I am more than grateful for these thoughts from Vered Lieb about my essay on Stuart Davis. Upon her request I am posting them here as a letter to the editor:

I did not want to let your last essay go by without letting you know how right I believe you are about the many facets you touch upon while reviewing the Stuart Davis show at the Whitney—including the catering to current art market dizziness by curators, rather then the true dictates of good art history.

I do very much like how you have evolved in your writing and therefore your understanding of art history and the fact that you evince the capacity to write about painting as if you painted as well.

That is the highest marks I can give an art critic, that they have become capable of entering the process and experiencing art from a physical standpoint as well as a mental approach.

Stuart Davis was one of my early childhood heroes.  My parents had a few books around the house about him (along with many others) and I just gravitated to his work. I also adored Michelangelo, de Kooning and Mondrian, from the same library in my parents home.  So that’s pretty eclectic for a little kid.But I always thought of Davis as an abstract artist.  Now my mother’s close friends, Ben Shahn and the Soyer brothers, their work I knew was not abstract.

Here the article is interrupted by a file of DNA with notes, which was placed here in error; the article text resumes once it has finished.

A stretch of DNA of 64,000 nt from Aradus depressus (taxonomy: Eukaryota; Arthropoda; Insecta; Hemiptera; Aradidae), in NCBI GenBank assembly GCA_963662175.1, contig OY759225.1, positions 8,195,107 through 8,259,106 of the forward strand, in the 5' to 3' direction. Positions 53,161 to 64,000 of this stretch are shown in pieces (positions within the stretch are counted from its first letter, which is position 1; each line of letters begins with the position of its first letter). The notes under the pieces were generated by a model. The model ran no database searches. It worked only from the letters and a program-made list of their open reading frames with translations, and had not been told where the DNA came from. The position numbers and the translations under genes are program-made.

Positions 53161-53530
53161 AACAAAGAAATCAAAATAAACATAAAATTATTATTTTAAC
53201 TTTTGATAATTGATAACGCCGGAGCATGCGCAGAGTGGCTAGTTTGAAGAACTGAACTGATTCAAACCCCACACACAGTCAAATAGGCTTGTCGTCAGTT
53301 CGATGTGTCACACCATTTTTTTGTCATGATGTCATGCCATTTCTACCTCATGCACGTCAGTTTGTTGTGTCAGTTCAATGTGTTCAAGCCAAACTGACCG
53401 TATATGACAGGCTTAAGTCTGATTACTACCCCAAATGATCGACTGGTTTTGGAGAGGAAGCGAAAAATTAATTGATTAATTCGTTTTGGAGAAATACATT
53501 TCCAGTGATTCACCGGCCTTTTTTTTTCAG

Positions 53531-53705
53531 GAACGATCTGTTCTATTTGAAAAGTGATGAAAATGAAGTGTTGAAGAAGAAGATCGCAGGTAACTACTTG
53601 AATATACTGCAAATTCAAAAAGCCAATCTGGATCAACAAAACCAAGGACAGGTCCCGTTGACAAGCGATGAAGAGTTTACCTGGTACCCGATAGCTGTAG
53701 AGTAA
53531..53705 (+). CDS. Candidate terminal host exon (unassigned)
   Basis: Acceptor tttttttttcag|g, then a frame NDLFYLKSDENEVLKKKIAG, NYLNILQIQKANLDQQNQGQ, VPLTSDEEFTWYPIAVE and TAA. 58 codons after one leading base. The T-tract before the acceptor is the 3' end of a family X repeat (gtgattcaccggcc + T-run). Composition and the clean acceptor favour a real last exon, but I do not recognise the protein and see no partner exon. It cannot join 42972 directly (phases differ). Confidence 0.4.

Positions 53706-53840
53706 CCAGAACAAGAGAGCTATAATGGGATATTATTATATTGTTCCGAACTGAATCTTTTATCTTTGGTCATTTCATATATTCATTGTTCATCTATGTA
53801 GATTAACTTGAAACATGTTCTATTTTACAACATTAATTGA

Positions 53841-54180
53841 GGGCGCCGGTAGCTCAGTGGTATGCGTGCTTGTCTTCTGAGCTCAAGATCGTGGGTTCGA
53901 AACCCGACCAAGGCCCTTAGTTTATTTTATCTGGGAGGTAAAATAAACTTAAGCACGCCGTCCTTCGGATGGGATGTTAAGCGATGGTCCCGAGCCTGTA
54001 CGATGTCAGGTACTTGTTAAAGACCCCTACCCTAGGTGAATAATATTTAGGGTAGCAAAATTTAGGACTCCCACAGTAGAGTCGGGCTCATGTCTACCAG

When I grew up I always responded with a smile to any Stuart Davis I saw.  I still do.  It cannot be that Mr. Davis never experienced any sadness or suffering in his life because we all are too aware that the human condition is the same for all. And there is an interesting contrast with Edward Hopper who was painting at pretty much the same time. Rather I think that Davis must have made a decision to paint, as de Kooning once said about the place from where his art stems, from “joy.”

I applaud you for not seeing him as the father of Pop art, but rather (as I see him)  within the continuum ofa very American Abstract Expressionist movement. He really knew how to put that paint down on a canvas and though his strokes are not de Koonings or Pollocks, they are strokes and a way of application that is his.  His sense of cubistic space was spot on and he never lets you down with his composition.  His use of words is about as literal as de Kooning’s use ofembedding newspaper or Motherwell’s use of French cigarette wrappers.  Neither of those two artists would be hailed as progenitors of the Pop (Picabia would seem closer for that role.)

I do think that it is important to praise and affirm the one voice that will give the lie to the passive acceptance of revisionism.  Thank you once again for being that voice!